As I walk dogs through urban/suburban neighborhoods, I notice a lot of things that come down to one theme: disrupting ecosystem functions and then spending a lot of time and money to replace them artificially. Here are some examples (not an exhaustive list):
- Removing leaves and plant debris, placing it in purchased brown bags, paying the hauler to take it to the dump, and then purchasing and applying artificial fertilizer. (Read about chop-and-drop mulching here.)
- Mowing, weed whacking, pulling, and spraying chemicals to remove all plants that would attract birds, bees, and butterflies for the sake of a “clean” monoculture lawn and a few nonnative ornamentals; and then purchasing and placing bird feeders, bird seed, nectar, bee boxes, etc.
- Spraying with a hose, squashing, or chemically assaulting “pest” arthropods and mollusks that colonize their plants and then having to keep doing so, buying more and more pesticides, or actually paying for and shipping predatory arthropods; and buying dried mealworms at the store to attract the insect-eating birds they like to see.
- Installing French drains or tile or otherwise eliminating wet areas and then installing bird baths and artificial ponds for birds and other wildlife or for the enjoyment of a water feature.
- Calling animal control at the first sight of bats or possums and then spraying mosquito and tick chemicals.
Your Problems are Actually Mother Nature’s Solutions
The list goes on and on. I am continually seeing people disturbing natural functions and then artificially replacing them or otherwise struggling to solve problems caused by these actions. In fact, some of the “problems” are quite the opposite. They are Mother Nature’s solutions to problems she sees.
The Monoculture Problem
She sees a monoculture that is not serving the ecosystem and is likely to fail in the long run and rushes to provide more diversity to the area. These “weeds,” or pioneer species, are her solution to a huge problem – monocultures of grass and crops. Those dandelions and wild carrots would aerate the ground while also adding organic matter above and below the surface and feeding the soil life that helps plants like grass thrive. That clover will help fix nitrogen with the help of its symbiotic bacteria in the soil. That creeping charlie provides nectar. The plantain and violets do too. These plants serve multiple functions to help push the ecosystem to a healthier, more thriving state.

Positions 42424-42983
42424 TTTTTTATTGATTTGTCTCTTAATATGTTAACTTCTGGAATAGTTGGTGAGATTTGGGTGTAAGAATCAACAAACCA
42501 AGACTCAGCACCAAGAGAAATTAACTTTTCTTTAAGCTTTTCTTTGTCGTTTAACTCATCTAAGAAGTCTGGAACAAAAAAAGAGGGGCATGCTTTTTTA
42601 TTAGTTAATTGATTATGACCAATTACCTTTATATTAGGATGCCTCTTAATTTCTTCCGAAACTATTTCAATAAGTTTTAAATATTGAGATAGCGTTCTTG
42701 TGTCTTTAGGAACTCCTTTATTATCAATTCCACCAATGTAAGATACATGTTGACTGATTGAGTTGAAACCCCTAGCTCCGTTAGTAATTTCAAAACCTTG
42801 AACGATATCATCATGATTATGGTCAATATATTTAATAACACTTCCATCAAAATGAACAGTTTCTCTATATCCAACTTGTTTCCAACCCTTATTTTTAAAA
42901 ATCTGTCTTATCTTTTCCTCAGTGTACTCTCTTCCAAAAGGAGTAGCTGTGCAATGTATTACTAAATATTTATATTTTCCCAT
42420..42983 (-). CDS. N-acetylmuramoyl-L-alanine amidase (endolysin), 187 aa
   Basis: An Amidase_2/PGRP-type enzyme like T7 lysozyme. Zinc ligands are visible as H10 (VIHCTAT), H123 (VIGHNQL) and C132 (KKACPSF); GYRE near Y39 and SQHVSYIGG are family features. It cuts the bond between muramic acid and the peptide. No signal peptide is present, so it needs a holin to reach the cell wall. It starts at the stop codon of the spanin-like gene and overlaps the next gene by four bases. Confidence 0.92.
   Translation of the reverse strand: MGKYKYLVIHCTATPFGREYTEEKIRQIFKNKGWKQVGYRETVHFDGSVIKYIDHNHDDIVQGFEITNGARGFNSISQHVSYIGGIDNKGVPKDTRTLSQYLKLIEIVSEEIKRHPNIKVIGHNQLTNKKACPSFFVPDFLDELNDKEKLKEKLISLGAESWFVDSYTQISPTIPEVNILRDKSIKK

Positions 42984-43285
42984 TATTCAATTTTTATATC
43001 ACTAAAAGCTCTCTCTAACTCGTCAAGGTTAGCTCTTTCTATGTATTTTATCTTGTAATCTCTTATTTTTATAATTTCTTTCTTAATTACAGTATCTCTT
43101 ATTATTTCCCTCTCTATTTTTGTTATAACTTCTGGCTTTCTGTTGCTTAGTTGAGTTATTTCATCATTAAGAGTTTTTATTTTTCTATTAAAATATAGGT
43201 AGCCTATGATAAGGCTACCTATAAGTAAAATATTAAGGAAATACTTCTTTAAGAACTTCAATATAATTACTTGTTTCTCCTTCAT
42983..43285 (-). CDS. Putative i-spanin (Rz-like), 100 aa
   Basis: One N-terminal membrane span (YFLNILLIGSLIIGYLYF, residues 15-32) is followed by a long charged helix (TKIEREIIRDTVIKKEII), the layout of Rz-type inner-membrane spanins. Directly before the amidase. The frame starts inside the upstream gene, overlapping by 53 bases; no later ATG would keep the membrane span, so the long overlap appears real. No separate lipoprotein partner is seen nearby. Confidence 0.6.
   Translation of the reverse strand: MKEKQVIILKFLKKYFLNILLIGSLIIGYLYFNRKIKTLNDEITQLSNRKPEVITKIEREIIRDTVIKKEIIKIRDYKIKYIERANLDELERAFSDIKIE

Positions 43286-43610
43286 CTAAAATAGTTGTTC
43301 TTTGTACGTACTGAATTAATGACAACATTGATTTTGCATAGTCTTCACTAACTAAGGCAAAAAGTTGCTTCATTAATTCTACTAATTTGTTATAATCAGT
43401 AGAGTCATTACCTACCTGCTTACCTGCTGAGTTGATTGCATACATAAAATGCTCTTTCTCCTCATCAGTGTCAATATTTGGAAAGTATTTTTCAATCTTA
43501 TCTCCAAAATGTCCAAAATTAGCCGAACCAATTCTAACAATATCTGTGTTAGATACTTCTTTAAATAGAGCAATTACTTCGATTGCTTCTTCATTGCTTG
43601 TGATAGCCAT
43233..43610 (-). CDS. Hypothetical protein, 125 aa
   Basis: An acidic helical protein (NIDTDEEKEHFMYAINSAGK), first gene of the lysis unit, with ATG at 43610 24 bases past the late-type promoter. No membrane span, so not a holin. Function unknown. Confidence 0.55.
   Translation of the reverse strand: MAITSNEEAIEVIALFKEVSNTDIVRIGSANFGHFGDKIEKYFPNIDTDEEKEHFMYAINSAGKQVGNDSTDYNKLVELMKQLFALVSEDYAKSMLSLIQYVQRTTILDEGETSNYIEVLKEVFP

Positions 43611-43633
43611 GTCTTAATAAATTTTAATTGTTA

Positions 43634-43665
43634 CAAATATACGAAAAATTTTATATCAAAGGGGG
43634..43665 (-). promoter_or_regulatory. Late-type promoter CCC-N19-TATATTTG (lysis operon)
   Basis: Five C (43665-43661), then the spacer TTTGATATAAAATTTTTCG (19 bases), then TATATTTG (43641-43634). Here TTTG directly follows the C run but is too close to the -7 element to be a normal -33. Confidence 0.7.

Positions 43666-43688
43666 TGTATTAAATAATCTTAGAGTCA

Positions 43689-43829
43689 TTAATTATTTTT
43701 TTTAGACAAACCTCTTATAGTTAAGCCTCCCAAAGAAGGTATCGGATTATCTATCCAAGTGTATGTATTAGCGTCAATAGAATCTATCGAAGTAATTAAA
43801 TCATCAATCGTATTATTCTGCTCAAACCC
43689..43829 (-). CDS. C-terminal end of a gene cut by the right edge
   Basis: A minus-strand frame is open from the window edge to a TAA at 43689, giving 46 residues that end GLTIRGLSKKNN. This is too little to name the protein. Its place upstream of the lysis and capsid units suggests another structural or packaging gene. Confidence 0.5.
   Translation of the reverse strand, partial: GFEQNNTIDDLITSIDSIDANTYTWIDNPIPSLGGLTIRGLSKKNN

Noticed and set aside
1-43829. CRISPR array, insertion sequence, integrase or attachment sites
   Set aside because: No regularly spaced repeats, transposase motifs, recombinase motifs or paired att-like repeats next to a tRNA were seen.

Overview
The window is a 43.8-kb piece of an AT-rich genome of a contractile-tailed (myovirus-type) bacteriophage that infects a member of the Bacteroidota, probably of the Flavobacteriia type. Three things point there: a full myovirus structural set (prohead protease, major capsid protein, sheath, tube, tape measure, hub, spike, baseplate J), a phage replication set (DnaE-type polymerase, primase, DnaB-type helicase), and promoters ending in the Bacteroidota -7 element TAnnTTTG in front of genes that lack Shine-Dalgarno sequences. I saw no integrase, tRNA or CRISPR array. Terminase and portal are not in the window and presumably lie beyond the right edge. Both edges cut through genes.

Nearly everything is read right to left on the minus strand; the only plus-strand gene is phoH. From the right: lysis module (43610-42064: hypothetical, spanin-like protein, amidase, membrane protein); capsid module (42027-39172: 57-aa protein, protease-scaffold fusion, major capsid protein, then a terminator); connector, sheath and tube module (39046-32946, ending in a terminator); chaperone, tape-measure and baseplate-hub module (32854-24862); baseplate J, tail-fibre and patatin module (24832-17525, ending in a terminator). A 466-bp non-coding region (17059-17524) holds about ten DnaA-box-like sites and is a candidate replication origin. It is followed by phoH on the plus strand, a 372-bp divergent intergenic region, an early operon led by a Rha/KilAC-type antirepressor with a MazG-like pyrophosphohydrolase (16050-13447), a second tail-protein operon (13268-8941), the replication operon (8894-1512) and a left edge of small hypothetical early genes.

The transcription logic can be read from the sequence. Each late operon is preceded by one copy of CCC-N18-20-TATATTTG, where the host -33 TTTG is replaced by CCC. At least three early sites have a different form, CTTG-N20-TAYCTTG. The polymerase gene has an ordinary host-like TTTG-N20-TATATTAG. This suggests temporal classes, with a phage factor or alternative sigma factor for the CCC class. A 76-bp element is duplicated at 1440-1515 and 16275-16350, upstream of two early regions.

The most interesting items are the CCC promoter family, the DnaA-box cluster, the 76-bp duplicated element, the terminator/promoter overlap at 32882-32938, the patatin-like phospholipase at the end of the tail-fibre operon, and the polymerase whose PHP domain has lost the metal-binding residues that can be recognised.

The Lack of Life Problem
She sees plants that can support life and sends that life to diversify the ecosystem. In Mother Nature’s eyes, all lives are worthy and important. The animals we consider pests serve important ecosystem functions. Animals that eat plants are checks and balances for those plants so that none of them get out of control and become invasive. And she has checks and controls in place for those plant-eating animals too: predators.
If you stop interfering, the predators will show up. But you have to wait for the life cycles of those predators to happen. If lady bugs come and lay eggs on a plant that’s crawling with aphids and then the aphids have all been wiped out by a human, those lady bug larvae will have nothing to eat when they hatch (if they survive the assault that wiped out the aphids), and they will perish, and the ecosystem that was just starting is back at square one. When the aphids come back (and they will), there will still be few to no predators, because they will be elsewhere, where food is already plentiful. In this process, you will probably have to sacrifice some plants.
In nature, you will likely not see one lonely rosebush or one clump of coneflowers. You see many of every instance of life, because death is part of life, and without a whole population of a species, the entire species will perish. The same is true in your little yard-ecosystem. Have some backups.
If you are reading this and you do some of these things, and you want to stop doing some or all of these things, awesome! First on your task list, I’d recommend reading a book about ecosystems; perhaps one about how ecosystems work in general, or one about the broader ecosystem in which you live (prairie, forest, mountain, tundra, desert, etc.) I also recommend Gaia’s Garden by Toby Hemenway and Botany in a Day by Thomas Elpel. You can also check out a few more of my posts like: Ecosystem Mimicking: The Key to Easy Gardening and Plants That Want to Grow: Your Key to Low-Maintenance Gardening and Is a Lawn Right For You? How to Choose the Best Low-Maintenance Landscaping.
When you know more about ecosystems and plants, you’ll be able to make infinitely better decisions about your yard. That will not only save you time and money in the long run, but it also will mean a healthier, more sustainable yard that’s better for wildlife and for the broader ecosystems that support all life (including your own).